01 – The Mitzvah to Pray in a Synagogue

When a person prays in a synagogue with a congregation, his prayer is heard (see Berachot 6a). Even someone who missed praying in a minyan has a mitzvah to pray in the synagogue, since it is a permanent and special place of holiness in where prayer is more accepted (Shulchan Aruch 90:9).

However, when the minyan is held in a different place, it is preferable to pray with the minyan rather than individually in the synagogue. If there is a small minyan in the synagogue and a larger minyan elsewhere, although there is merit to praying in the company of many, the value of praying in a synagogue is greater (Pri Megadim; Mishnah Berurah 90:27-28).

Every community has an obligation to fulfill the mitzvah of building a synagogue which will be their mini-sanctuary (mikdash meat) and where people can pray in a minyan. As it is written (Ezekiel 11:16), “I have been for them a small sanctuary,” and Rabbi Yitzchak interpreted, “These are synagogues and study halls” (Megillah 29a).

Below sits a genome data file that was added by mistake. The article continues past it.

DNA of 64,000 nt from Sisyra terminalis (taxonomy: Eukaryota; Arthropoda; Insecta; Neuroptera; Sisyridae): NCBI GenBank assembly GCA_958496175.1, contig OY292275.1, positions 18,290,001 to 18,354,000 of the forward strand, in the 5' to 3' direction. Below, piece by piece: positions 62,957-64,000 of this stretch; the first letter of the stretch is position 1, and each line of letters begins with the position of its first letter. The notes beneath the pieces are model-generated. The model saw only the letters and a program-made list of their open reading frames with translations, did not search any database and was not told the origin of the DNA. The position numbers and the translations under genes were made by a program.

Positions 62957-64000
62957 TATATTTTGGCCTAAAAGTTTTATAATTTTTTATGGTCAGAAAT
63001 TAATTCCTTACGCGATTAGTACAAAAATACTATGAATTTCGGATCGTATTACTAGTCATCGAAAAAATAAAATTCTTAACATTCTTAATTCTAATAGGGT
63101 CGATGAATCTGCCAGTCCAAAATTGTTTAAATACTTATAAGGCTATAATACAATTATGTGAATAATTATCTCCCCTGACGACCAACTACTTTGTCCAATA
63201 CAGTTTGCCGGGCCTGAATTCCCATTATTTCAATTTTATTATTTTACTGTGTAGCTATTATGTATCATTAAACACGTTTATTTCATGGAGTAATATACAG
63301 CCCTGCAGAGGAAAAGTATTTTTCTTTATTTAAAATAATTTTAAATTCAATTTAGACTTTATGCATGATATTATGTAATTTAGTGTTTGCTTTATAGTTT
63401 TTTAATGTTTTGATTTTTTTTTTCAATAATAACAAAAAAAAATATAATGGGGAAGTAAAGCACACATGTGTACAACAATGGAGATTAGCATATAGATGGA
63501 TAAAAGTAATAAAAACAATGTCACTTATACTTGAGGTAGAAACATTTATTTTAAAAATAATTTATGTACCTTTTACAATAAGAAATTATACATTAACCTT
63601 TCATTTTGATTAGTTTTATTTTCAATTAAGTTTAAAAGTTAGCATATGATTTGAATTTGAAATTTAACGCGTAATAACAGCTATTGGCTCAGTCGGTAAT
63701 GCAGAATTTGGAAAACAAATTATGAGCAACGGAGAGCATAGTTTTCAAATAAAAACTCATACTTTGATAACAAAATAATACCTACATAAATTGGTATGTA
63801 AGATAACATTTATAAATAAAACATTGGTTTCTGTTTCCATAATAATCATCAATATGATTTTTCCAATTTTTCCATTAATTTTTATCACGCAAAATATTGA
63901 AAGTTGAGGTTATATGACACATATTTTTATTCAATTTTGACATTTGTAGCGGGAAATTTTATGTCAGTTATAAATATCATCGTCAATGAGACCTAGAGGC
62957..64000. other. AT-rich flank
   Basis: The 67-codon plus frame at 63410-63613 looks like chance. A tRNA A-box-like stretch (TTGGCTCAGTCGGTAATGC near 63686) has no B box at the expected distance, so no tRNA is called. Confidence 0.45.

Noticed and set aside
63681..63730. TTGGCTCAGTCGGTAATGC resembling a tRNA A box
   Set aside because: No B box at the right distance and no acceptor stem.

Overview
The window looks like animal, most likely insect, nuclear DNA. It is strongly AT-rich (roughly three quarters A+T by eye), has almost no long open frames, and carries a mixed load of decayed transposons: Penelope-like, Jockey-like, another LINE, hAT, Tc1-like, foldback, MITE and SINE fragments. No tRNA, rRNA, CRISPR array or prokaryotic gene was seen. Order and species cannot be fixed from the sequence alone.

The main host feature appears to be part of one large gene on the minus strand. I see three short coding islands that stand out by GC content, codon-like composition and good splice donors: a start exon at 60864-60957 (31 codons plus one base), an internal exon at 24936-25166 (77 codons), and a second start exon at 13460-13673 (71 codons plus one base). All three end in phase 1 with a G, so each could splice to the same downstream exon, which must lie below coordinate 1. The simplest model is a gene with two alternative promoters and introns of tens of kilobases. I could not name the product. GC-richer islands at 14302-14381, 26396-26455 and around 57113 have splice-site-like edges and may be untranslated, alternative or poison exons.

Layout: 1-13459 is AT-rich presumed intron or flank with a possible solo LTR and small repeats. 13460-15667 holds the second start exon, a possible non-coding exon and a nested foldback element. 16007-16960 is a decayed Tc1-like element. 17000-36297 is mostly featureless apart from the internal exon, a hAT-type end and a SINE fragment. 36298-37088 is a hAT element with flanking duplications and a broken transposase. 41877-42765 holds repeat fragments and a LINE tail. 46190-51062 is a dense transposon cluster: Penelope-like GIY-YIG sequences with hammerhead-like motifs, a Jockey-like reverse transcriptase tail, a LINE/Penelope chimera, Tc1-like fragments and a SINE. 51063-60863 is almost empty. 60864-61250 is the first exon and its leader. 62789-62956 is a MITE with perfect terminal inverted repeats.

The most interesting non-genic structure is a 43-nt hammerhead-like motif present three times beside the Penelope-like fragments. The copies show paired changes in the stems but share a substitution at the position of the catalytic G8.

Reish Lakish says whoever has a synagogue in his city and does not pray there is called a bad neighbor. Moreover, he brings exile upon himself and his descendants. Those who arrive early to synagogue to recite Shacharit and are late to leave after praying Ma’ariv merit long life (Berachot 8a; Shulchan Aruch 90:11).

It is a mitzvah to run to synagogue just as it is a mitzvah to run to perform every mitzvah, in order to express one’s passion for matters of sanctity, as it says (Hosea 6:3), “We will race on in order to know Hashem.” Likewise, when one leaves the synagogue, he should walk slowly, so that he not appear happy to leave the synagogue (Shulchan Aruch 90:12).

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Translated By:
Series Editor: Rabbi Elli Fischer

The Laws of Shabbat (1+2) - Yocheved Cohen
The Laws of Prayer - Atira Ote
The Laws of Women’s Prayer - Atira Ote
The Laws of Pesach - Joshua Wertheimer
The Laws of Zemanim - Moshe Lichtman

Editor: Nechama Unterman